A History of Elizabethan Literature

By George Saintsbury | Go to book overview

PREFACE

IT is an old-fashioned practice, but one which is perhaps none the worse for being old-fashioned, that an author should offer some kind of apology for undertaking a book, especially on a great and important subject. My only excuse for undertaking to write on the greatest period of the greatest literature of the world is that I have been diligently reading the productions, small and great, of this period for some five-and-twenty years with ever-increasing admiration, and that I find the increase of my admiration due in no small degree to the comparison with other periods and other literatures, ancient and modern, which I have been enabled to make in the meantime. As for the particular purposes and methods by which I have been guided in writing this book, they are easily explained. I have endeavoured to give as complete and clearly arranged a view as I could of the actual literary performance of the period from 1560 to 1660, excluding or only lightly touching on those authors in its later part who may be said to have anticipated or prepared the post-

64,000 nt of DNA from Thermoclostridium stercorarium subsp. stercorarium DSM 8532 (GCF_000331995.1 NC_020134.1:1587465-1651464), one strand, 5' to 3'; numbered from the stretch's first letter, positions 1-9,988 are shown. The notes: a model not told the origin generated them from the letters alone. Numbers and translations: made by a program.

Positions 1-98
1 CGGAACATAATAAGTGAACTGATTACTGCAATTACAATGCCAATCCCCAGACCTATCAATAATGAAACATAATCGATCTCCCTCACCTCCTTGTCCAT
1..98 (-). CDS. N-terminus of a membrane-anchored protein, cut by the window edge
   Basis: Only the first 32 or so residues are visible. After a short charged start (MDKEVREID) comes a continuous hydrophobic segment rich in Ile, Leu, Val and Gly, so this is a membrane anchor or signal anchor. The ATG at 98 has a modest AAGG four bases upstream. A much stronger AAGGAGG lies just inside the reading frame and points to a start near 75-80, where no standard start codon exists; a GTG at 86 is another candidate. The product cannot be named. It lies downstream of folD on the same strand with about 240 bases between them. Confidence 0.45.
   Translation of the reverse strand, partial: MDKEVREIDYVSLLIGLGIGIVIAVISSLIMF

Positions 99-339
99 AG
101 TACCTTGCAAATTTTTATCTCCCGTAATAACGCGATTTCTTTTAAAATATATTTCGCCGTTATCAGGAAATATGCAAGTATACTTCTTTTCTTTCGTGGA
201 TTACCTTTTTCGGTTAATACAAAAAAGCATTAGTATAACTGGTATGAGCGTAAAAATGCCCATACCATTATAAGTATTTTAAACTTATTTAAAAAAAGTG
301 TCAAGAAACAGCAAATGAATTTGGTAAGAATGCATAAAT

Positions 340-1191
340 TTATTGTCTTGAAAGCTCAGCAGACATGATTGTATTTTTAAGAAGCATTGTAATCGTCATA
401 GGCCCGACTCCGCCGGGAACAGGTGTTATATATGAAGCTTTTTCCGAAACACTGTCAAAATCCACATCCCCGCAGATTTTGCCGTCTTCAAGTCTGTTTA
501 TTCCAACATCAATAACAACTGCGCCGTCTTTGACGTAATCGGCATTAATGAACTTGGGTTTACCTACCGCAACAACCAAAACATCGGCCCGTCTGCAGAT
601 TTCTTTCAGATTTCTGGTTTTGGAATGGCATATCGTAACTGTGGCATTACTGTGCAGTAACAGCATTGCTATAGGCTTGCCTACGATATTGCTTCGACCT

-vii-

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